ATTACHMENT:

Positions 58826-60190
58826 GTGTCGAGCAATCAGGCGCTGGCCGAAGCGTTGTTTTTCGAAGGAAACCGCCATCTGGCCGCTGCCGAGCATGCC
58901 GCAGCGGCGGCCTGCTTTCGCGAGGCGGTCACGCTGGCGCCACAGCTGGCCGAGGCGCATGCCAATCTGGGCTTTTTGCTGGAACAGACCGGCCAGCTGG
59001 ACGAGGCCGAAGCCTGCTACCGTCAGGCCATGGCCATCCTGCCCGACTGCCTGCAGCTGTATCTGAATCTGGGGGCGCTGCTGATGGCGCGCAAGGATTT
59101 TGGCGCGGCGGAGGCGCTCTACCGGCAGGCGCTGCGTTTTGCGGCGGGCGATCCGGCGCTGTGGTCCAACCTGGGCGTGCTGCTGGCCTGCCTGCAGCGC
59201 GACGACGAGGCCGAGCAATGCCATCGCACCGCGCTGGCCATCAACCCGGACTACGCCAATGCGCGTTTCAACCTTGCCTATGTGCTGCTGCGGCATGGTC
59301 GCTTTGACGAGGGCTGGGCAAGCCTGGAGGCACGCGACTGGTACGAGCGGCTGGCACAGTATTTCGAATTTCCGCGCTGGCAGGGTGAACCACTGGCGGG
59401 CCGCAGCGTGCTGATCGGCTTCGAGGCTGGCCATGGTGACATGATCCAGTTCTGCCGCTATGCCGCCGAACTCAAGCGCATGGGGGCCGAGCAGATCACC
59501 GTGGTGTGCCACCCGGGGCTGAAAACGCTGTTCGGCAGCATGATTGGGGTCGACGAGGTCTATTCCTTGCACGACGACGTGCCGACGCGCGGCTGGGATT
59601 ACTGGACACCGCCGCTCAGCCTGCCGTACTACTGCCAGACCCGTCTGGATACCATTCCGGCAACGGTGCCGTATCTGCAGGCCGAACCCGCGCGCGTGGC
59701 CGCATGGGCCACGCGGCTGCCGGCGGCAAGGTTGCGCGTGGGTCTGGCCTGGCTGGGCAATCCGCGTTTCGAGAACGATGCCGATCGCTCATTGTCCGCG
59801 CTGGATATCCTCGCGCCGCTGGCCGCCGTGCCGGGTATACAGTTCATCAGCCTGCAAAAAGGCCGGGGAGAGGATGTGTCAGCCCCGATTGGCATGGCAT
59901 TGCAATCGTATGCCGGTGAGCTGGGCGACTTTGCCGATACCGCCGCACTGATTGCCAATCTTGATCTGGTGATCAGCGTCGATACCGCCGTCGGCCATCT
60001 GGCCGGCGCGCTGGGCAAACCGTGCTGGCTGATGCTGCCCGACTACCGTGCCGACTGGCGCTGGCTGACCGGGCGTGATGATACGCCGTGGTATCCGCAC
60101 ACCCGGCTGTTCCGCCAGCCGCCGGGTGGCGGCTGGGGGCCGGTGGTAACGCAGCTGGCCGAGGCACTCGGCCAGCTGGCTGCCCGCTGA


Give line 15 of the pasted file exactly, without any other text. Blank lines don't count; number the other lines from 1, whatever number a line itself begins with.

60101 ACCCGGCTGTTCCGCCAGCCGCCGGGTGGCGGCTGGGGGCCGGTGGTAACGCAGCTGGCCGAGGCACTCGGCCAGCTGGCTGCCCGCTGA